There will never be reason good enough for others to stay in camp. :-/

Last edited by RagnarokCzD; 15/05/22 08:24 PM.

Short coment on my English. smile

Anyway ... i cast Eldritch Blast!
Joined: Feb 2020
Location: Belgium
veteran
Offline
veteran
Joined: Feb 2020
Location: Belgium
Originally Posted by RagnarokCzD
Originally Posted by Maximuuus
This is already a statement that breaks the immersion in itself... Why would someone who has clear objectives to achieve quickly stay in the camp and do nothing while waiting to hear from others what they have seen?
Thats exactly the reason party limist should never ever, ever be mentioned in roleplay ... and should have ben kept as pure mechanical limitation.

There will never be reason good enough for others to stay in camp. :-/

Well, there are in other games. Or at least it "make sense" that they stay where they are if not with the player.

But not in BG3, I agree.

Last edited by Maximuuus; 15/05/22 09:13 PM.
Joined: Sep 2020
veteran
Offline
veteran
Joined: Sep 2020
Originally Posted by Gray Ghost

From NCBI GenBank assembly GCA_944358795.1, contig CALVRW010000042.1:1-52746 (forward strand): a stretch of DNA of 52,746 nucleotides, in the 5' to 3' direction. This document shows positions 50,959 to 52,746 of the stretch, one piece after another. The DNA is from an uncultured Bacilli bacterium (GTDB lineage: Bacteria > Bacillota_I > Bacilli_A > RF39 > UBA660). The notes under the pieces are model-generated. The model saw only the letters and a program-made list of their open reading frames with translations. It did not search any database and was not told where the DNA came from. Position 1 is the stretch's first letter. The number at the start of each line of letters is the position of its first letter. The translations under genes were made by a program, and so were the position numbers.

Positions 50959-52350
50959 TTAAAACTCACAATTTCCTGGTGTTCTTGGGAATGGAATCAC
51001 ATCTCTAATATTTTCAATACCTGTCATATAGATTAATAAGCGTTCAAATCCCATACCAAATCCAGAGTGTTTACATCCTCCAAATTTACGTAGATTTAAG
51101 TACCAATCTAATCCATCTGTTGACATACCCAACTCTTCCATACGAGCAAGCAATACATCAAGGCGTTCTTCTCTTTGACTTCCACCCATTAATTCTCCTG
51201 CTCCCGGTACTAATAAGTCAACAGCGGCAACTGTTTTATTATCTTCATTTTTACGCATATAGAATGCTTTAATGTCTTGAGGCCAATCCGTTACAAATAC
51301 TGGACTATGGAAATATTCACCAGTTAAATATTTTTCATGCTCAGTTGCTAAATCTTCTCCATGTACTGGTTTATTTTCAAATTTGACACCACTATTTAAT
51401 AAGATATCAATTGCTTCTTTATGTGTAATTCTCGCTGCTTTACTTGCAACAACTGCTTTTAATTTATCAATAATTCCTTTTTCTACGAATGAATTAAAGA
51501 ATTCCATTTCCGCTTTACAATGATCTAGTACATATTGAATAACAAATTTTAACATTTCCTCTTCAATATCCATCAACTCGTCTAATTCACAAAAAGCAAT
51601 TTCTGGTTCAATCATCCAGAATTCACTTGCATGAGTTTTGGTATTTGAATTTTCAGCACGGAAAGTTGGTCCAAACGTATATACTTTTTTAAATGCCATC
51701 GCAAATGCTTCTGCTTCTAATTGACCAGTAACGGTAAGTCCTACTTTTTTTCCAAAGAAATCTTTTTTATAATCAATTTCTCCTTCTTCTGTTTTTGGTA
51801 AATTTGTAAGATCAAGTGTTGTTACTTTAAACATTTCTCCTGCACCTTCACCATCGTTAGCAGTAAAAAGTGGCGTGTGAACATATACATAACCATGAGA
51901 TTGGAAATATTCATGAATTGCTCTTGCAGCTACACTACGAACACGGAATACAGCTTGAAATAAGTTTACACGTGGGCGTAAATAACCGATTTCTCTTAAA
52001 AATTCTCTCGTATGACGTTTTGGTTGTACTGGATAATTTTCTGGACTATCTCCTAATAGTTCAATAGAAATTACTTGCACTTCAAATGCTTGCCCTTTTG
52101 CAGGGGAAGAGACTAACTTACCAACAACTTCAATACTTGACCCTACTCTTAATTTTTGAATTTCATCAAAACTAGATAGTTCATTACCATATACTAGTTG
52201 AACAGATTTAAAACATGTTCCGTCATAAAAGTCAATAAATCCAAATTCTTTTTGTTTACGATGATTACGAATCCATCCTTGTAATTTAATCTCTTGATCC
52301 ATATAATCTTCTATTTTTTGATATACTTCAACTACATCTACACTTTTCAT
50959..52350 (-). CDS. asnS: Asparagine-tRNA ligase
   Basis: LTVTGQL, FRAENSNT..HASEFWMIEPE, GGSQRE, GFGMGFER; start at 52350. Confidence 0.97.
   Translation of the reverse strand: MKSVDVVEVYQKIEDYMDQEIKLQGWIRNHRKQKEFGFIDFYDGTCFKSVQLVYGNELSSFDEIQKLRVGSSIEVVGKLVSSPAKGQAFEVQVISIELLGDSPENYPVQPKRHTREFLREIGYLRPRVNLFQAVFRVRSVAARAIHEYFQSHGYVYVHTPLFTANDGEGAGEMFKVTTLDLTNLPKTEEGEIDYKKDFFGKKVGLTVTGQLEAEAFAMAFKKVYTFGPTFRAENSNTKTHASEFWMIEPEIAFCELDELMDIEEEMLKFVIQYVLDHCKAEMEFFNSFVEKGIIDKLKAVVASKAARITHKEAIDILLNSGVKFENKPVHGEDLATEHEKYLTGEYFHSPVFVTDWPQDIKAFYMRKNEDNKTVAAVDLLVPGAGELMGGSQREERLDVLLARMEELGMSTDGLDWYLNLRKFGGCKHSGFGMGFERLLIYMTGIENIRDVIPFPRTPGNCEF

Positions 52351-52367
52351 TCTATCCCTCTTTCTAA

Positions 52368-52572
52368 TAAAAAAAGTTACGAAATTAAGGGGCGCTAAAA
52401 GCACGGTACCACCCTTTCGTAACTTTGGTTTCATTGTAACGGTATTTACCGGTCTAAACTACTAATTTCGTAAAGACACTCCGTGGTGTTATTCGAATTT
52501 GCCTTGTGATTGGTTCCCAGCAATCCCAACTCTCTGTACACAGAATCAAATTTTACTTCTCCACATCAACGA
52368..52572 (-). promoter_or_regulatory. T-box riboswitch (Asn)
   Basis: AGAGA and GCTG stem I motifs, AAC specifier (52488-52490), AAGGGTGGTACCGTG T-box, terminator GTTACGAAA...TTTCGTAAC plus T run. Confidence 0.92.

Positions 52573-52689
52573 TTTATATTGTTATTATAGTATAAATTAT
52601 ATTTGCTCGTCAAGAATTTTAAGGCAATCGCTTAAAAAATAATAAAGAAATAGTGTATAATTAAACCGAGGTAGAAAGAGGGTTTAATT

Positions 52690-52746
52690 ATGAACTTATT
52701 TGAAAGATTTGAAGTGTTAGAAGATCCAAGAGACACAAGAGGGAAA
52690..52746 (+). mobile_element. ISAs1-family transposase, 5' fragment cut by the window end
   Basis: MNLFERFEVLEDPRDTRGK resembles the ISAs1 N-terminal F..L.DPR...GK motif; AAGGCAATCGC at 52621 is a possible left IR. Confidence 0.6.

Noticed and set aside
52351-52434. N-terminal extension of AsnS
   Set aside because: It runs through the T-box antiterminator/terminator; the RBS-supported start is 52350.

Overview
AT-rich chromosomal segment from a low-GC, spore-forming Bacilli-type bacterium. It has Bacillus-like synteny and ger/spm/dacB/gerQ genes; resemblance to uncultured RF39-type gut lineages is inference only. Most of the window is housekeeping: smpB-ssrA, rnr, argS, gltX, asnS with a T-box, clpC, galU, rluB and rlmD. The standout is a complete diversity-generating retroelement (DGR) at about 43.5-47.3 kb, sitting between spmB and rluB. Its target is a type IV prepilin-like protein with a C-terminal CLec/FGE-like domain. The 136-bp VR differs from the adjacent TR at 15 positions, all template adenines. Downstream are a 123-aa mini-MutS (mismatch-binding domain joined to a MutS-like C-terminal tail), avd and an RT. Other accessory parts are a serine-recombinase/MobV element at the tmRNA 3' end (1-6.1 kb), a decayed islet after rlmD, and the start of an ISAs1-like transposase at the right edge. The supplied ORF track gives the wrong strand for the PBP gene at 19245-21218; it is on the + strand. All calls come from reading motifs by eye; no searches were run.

See, I don't think that's truly conclusive though. All it does is confirm that things are strange. It's another mystery, one that potentially can happen early enough in the game that you lack any information to really extrapolate from it. Sure we can guess that what we felt was ceremorphosis being interrupted, but I don't think you get the effect if there's still uncertainty floating around. Also, just because it's different than normal doesn't mean anything firmly. It's all just adding a layer of mystery and uncertainty. My problem is that they seem to be trying to have it both ways and failing. Either keep up the sense of tension and uncertainty and design the game with that in mind, or firmly and definitively relieve the tension. Based on what they seem to want to be doing, Larian should find a way to firmly establish "we don't need to worry about changing anytime soon, we can take our time" and then postioning it so that the mystery of why is truly front and centre.